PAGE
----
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April 30, 2021

Trust and Triumph

For Thuso Mbedu, the road that led to The Underground Railroad was marked by trauma. But like the series itself, her journey affirms the hardy human spirit (as seen in her tattoo that reads: Faith, Hope, Love).

There's a moment in The Underground Railroad that is so visceral it may linger in your mind long after you see it.

Cora (Thuso Mbedu), a formerly enslaved runaway, walks slowly toward her estranged mother (Sheila Atim) and slashes her throat with a surgical blade.

Watch our exclusive interview with Thuso Mbedu, behind the scenes at her emmy cover photo shoot.

This vivid, stunning dream sequence — one of many in Barry Jenkins's sprawling adaptation of Colson Whitehead's Pulitzer Prize-winning novel — illuminates Cora's inner turmoil. Her mother, Mabel, fled the Georgia plantation where they were both enslaved, leaving 11-year-old Cora to suffer alone as a Black child in pre-Civil War America.

Mbedu still thinks about that arresting scene today, months after the 10-episode limited series — dropping in full on May 14 on Amazon Prime — wrapped its 115-day shoot in Georgia last September. "She has this deep wound when it comes to Mabel that she doesn't want to face," the actress says on a call from Los Angeles. "Because if she has to face [it], it means reliving that rejection and abandonment."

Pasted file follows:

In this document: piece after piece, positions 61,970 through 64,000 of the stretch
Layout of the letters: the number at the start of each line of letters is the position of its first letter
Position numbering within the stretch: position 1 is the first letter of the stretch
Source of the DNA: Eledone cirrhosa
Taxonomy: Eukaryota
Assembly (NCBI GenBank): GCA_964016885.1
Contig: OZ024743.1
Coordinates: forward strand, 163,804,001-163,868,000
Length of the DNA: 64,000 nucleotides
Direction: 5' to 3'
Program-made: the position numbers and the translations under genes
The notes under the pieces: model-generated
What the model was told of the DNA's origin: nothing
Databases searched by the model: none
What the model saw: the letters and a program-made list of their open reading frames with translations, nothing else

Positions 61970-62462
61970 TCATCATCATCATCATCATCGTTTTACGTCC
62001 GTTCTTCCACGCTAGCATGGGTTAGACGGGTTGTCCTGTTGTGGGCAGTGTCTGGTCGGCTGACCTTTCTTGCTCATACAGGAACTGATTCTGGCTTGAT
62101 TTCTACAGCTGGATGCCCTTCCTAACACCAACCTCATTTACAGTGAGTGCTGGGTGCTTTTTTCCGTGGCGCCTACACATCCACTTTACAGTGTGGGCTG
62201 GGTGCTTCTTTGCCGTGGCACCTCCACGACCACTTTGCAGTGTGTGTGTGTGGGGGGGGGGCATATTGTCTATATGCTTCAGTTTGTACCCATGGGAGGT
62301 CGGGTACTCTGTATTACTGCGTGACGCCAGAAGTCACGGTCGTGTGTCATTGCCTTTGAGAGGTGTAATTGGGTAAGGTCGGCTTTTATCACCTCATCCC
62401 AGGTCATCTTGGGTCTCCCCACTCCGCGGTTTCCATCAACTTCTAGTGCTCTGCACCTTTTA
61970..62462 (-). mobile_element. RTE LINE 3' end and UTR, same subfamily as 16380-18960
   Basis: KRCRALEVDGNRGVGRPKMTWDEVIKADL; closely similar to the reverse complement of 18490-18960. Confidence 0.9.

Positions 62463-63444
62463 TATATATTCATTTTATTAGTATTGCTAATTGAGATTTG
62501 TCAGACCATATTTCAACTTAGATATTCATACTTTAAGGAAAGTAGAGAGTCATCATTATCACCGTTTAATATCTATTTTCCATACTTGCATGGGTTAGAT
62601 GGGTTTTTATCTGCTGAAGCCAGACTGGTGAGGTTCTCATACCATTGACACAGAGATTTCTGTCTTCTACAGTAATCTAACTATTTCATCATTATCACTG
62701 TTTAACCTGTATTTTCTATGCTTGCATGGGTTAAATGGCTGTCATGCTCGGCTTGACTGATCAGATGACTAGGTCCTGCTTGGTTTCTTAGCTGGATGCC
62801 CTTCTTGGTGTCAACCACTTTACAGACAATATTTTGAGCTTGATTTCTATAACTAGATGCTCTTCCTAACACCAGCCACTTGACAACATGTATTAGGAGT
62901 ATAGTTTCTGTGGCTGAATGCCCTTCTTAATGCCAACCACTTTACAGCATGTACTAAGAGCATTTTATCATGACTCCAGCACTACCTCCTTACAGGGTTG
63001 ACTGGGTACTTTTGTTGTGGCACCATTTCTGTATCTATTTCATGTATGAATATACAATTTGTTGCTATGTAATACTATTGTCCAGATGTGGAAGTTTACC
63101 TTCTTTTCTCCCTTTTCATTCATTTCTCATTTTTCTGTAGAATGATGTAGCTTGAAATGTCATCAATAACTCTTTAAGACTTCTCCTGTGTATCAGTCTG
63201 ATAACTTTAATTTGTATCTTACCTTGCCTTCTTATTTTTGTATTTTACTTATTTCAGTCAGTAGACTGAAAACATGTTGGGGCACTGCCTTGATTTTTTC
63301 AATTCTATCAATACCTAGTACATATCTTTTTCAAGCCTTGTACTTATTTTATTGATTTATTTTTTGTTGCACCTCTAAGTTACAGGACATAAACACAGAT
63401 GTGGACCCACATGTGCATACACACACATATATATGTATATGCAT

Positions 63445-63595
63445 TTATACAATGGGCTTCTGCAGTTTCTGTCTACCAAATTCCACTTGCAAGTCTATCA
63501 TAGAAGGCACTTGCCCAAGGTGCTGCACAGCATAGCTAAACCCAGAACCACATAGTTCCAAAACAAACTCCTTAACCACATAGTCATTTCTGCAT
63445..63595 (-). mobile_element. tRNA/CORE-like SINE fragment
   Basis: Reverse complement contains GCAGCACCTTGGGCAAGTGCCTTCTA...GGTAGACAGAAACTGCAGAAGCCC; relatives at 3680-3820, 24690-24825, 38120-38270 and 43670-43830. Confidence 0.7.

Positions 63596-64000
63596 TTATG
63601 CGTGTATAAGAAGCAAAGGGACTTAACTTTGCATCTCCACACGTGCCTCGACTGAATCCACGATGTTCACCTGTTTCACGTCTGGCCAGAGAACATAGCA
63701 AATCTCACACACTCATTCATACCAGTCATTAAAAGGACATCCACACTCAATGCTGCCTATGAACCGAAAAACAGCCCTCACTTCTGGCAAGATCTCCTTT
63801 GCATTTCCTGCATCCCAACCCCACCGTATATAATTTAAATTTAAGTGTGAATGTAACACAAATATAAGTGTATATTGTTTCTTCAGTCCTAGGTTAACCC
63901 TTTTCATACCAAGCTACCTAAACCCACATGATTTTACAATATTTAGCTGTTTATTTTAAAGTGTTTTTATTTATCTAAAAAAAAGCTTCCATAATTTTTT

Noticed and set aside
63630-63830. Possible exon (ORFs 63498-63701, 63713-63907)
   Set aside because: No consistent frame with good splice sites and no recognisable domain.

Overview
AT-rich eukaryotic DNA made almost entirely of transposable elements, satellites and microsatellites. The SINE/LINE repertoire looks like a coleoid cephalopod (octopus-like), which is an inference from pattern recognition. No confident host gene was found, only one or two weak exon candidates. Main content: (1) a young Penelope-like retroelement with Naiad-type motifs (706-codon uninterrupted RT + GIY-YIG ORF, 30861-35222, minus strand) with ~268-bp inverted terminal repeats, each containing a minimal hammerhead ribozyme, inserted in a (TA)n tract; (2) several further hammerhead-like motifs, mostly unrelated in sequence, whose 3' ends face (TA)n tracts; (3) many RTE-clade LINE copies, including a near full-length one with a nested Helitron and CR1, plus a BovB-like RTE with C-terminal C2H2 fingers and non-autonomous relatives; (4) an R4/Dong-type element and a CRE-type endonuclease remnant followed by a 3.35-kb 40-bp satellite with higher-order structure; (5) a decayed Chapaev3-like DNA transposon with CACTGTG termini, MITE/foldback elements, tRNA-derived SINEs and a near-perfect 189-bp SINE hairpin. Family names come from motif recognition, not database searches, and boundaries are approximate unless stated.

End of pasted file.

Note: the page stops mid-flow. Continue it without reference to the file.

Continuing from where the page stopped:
She speaks candidly and fluidly as a woman with myriad memories of her own, some of them painfully similar to Cora's story. Born in South Africa as Apartheid was ending, Mbedu was just four years old when her own mother died of a brain tumor, leaving her and her sister to be raised mostly by their grandmother.

"My mother knew that she was going to die, so she would take us to visit our grandmother so that we would get used to living with [her]," Mbedu says. "Prior to meeting my grandmother, my whole world was my mother and sister. What made sense in my life was my mother. So, whenever our mother would leave us with our grandmother, she'd completely disappear. That pain of being ripped apart from her is a scar that I've carried through my life."

So it's surprising that she pursued acting, a profession known both for constant rejection and for requiring an actor to draw on the most difficult points in her own life to humanize a character.

It wasn't even her first career choice. Growing up, Mbedu wanted to become a dermatologist so she could help herself and others who suffer from allergies and skin ailments.

"Every December, my face would be swollen," she recalls with a laugh. "I would be allergic to God knows what. I had to bathe with special soap. It was horrible. I remember moments in high school — I'd walk around sucking on my lower lip because I was trying to hide how big it was." But when she discovered acting in her teens, her dreams pivoted: "It was a wrap on that."

While acting gave her a creative outlet, books allowed her to mentally escape the mundanity in her hometown of Pietermaritzburg.

"Its nickname is the Sleepy Hollow because not a lot happens in that little town," Mbedu says. "I knew there was much more to life than what was currently presented to me. I applied to universities that were four, five hours away from home because I wanted to see a life beyond that."

She eventually chose the University of the Witwatersrand in Johannesburg, where she studied physical theater and performing arts management. "For me, Johannesburg was a steppingstone to the rest of the world," she says.